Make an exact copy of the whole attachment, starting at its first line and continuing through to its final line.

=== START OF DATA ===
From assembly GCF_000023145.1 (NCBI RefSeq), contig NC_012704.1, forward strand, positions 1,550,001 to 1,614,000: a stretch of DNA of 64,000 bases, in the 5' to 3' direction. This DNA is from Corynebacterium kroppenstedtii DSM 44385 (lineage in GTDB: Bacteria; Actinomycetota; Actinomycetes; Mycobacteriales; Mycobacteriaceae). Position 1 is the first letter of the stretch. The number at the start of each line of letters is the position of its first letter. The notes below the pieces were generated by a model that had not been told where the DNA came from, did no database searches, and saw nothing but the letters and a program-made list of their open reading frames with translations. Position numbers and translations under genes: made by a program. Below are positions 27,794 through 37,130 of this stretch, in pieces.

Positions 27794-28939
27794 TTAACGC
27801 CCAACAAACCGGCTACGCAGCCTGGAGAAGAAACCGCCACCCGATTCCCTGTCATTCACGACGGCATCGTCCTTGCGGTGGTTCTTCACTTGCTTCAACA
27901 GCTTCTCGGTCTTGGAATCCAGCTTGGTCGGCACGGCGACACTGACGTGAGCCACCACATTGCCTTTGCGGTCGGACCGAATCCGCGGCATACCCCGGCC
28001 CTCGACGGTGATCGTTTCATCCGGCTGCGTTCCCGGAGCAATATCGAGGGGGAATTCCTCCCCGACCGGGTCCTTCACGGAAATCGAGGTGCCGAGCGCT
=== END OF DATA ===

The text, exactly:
From assembly GCF_000023145.1 (NCBI RefSeq), contig NC_012704.1, forward strand, positions 1,550,001 to 1,614,000: a stretch of DNA of 64,000 bases, in the 5' to 3' direction. This DNA is from Corynebacterium kroppenstedtii DSM 44385 (lineage in GTDB: Bacteria; Actinomycetota; Actinomycetes; Mycobacteriales; Mycobacteriaceae). Position 1 is the first letter of the stretch. The number at the start of each line of letters is the position of its first letter. The notes below the pieces were generated by a model that had not been told where the DNA came from, did no database searches, and saw nothing but the letters and a program-made list of their open reading frames with translations. Position numbers and translations under genes: made by a program. Below are positions 27,794 through 37,130 of this stretch, in pieces.

Positions 27794-28939
27794 TTAACGC
27801 CCAACAAACCGGCTACGCAGCCTGGAGAAGAAACCGCCACCCGATTCCCTGTCATTCACGACGGCATCGTCCTTGCGGTGGTTCTTCACTTGCTTCAACA
27901 GCTTCTCGGTCTTGGAATCCAGCTTGGTCGGCACGGCGACACTGACGTGAGCCACCACATTGCCTTTGCGGTCGGACCGAATCCGCGGCATACCCCGGCC
28001 CTCGACGGTGATCGTTTCATCCGGCTGCGTTCCCGGAGCAATATCGAGGGGGAATTCCTCCCCGACCGGGTCCTTCACGGAAATCGAGGTGCCGAGCGCT